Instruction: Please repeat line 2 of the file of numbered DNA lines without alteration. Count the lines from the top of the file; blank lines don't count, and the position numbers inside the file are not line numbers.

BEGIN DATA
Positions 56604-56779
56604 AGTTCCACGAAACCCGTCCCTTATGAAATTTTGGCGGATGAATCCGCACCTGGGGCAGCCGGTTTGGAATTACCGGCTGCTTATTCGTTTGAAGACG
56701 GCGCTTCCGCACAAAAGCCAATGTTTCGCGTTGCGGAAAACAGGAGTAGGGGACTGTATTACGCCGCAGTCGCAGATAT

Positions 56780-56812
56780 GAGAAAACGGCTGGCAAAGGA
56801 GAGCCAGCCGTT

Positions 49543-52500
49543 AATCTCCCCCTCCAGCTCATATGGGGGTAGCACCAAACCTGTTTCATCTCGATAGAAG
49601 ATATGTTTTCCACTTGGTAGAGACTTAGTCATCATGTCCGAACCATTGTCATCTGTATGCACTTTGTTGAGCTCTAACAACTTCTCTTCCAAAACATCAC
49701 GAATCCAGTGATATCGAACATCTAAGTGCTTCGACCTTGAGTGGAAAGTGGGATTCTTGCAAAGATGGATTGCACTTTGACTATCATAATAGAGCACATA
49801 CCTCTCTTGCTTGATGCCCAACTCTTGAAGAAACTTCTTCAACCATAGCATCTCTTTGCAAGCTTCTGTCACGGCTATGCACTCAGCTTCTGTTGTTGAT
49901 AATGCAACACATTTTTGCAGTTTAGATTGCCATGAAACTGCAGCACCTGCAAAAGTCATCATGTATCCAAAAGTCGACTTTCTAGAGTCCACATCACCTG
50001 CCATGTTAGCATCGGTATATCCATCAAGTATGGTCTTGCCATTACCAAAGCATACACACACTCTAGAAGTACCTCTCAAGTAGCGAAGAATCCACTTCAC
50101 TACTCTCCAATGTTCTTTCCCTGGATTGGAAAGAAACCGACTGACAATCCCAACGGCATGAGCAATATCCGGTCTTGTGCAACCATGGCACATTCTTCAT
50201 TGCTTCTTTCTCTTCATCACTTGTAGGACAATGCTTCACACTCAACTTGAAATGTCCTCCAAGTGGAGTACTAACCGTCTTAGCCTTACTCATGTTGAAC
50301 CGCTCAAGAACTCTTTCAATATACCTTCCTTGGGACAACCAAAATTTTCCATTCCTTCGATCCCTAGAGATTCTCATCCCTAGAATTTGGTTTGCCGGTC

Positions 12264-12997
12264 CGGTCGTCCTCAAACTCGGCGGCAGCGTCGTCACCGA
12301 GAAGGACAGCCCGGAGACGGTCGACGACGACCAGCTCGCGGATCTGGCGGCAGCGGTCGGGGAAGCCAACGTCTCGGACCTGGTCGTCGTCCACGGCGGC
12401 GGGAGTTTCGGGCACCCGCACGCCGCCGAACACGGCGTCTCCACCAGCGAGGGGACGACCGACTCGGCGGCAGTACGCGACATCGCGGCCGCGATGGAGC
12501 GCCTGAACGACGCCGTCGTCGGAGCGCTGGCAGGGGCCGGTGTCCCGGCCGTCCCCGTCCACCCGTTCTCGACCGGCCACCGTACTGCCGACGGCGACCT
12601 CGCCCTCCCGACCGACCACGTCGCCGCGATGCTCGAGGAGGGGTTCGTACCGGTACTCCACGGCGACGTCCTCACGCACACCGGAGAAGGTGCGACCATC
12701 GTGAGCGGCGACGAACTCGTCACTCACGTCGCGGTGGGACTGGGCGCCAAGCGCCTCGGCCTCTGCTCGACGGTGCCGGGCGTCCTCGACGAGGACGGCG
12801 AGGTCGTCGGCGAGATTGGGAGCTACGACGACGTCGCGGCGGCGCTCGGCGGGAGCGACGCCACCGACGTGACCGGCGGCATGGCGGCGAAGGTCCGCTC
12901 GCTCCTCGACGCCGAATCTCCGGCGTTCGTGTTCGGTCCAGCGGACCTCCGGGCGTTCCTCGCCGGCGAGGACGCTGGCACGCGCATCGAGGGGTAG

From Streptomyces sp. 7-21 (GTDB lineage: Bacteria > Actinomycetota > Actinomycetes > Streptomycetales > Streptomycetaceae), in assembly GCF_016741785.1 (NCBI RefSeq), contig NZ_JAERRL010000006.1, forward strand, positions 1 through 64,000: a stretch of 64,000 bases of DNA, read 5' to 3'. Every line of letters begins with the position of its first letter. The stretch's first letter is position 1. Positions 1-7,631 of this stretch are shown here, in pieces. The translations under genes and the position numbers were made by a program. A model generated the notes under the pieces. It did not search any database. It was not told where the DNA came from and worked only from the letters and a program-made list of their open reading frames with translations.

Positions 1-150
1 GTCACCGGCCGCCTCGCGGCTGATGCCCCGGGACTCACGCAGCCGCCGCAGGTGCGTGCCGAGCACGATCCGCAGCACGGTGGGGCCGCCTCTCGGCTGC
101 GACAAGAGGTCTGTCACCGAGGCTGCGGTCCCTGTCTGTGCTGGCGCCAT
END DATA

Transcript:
56604 AGTTCCACGAAACCCGTCCCTTATGAAATTTTGGCGGATGAATCCGCACCTGGGGCAGCCGGTTTGGAATTACCGGCTGCTTATTCGTTTGAAGACG